He said the Victorian decline was the first since June 1981 and influenced by lockdowns, while NSW experienced the slowest growth on record.
Victoria faced the longest lockdowns in the country during the coronavirus outbreaks last year and is now in the midst of a surge of cases of the Delta variant alongside NSW where case numbers are at record highs. About 53,500 people left Victoria to head overseas during the 12-month period to March and more than 18,200 moved interstate. In NSW, 13,500 people went overseas and 17,800 moved to another state.
In Queensland, 16,000 people moved overseas but 30,800 people moved in from elsewhere across the country.
KPMG’s urban and regional planner Terry Rawnsley said the closed borders had left Melbourne in particular unable to rely on its pulling power, attracting people from abroad for jobs, education and lifestyle. However, he expects the COVID-19 border restrictions, once eased, will see a return to more normal flows of population growth.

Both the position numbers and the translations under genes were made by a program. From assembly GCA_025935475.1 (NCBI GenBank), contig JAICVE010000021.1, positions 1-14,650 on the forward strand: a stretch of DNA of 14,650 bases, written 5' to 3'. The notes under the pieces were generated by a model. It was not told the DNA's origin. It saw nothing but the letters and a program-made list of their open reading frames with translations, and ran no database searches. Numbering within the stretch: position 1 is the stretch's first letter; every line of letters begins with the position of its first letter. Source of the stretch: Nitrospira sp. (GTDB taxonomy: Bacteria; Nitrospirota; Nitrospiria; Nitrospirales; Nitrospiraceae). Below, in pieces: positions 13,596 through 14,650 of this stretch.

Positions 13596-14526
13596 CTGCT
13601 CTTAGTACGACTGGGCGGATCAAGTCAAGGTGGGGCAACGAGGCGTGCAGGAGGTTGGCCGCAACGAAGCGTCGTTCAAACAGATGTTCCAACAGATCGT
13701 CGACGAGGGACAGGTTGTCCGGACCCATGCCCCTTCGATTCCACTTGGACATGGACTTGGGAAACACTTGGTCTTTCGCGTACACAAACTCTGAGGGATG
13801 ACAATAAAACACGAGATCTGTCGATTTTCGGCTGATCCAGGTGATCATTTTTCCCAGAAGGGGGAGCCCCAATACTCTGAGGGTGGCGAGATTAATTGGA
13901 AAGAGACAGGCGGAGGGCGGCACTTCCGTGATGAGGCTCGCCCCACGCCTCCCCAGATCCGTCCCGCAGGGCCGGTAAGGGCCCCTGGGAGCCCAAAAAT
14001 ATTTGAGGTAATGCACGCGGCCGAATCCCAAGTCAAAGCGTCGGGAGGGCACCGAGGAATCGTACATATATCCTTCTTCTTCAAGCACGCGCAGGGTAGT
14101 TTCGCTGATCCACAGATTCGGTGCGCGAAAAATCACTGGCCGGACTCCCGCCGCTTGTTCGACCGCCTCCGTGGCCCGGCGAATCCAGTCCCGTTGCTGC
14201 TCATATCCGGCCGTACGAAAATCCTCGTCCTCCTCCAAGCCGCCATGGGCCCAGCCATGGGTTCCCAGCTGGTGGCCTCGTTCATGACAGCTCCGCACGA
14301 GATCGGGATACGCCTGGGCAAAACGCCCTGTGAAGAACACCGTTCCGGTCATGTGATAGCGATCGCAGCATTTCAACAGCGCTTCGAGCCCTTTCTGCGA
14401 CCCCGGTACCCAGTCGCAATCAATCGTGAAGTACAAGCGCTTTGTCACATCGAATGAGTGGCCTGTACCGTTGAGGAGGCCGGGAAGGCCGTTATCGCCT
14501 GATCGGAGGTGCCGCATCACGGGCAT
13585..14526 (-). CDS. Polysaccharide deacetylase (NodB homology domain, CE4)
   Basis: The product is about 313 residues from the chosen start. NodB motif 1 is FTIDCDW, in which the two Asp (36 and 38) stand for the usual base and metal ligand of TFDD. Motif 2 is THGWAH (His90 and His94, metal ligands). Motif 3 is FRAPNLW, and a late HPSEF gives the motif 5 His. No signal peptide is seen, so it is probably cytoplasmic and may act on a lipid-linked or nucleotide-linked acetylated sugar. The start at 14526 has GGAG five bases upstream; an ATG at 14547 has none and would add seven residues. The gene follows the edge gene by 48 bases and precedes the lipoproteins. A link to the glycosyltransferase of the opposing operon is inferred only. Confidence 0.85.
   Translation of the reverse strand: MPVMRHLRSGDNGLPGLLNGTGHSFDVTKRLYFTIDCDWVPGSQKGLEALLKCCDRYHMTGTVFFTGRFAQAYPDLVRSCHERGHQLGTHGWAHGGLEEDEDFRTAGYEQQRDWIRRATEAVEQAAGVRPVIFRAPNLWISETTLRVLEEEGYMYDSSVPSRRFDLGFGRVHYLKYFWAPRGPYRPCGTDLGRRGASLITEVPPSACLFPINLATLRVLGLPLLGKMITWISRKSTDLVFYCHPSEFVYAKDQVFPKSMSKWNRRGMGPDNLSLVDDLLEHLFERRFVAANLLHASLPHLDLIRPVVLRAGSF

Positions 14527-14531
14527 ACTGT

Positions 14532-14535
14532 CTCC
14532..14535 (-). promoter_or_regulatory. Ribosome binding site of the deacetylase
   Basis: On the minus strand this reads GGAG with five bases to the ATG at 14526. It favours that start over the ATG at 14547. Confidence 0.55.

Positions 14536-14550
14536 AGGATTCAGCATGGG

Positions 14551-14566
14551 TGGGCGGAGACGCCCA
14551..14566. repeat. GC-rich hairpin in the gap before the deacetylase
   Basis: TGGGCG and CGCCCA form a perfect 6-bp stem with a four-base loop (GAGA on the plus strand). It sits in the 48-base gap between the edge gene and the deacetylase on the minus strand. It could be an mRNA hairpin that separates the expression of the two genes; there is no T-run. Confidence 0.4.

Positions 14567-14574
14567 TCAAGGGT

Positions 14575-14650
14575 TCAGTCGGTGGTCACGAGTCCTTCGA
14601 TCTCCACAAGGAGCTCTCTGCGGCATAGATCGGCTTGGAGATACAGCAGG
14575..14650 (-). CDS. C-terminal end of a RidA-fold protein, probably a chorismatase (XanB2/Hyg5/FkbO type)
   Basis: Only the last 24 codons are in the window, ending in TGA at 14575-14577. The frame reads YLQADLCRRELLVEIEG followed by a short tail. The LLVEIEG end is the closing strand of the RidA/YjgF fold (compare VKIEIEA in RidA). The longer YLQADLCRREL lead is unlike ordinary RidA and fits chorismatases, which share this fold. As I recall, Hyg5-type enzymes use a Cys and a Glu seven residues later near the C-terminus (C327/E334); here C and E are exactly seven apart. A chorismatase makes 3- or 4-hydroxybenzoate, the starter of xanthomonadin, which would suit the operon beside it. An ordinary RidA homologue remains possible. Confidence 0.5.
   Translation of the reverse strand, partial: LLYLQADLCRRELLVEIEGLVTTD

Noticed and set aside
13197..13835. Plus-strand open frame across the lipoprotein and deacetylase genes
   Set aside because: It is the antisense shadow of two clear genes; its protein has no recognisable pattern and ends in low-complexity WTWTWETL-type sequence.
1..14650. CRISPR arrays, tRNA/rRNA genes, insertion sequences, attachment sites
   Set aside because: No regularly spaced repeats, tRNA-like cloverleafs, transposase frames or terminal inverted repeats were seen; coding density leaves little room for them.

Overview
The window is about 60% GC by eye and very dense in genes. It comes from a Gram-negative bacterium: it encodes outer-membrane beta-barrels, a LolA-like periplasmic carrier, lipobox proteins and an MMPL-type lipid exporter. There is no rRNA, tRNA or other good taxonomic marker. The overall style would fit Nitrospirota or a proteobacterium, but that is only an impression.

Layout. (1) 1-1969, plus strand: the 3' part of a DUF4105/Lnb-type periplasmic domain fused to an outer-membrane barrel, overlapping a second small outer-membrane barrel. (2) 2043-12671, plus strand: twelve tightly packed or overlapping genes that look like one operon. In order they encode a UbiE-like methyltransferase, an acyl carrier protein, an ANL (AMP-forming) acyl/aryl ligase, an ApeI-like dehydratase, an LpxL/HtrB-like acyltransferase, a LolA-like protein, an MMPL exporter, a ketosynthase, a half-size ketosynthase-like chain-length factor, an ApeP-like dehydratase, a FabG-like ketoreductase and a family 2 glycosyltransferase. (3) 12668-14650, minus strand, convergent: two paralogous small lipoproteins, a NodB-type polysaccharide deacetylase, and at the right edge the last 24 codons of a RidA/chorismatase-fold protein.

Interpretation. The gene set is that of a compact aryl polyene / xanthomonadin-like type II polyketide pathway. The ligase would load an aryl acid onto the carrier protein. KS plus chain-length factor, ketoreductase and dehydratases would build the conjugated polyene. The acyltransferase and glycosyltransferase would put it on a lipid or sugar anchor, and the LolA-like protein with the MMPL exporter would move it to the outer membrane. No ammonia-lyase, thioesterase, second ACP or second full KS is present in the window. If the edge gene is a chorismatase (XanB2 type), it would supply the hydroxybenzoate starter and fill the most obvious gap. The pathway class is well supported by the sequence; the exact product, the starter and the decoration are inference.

“International migration is always driven around stronger economies. It’ll come back to how the various parts of the country respond to open borders internationally and domestically,” he said.
He also noted Victorians weren’t having as many babies as before the lockdowns, defying the increase in other states like Queensland. “Traditionally economic strength and certainty is linked to fertility.”
EY chief economist Jo Masters expects the slump to have effects into the future with population growth typically tied to economic growth.
“Victoria will continue to struggle with the long shadow from the 2020 lockdown for some time. Nearly 43,000 people net leaving Victoria in the March quarter would normally be front page news nationally – but the situation we’re in now is anything but normal,” she said.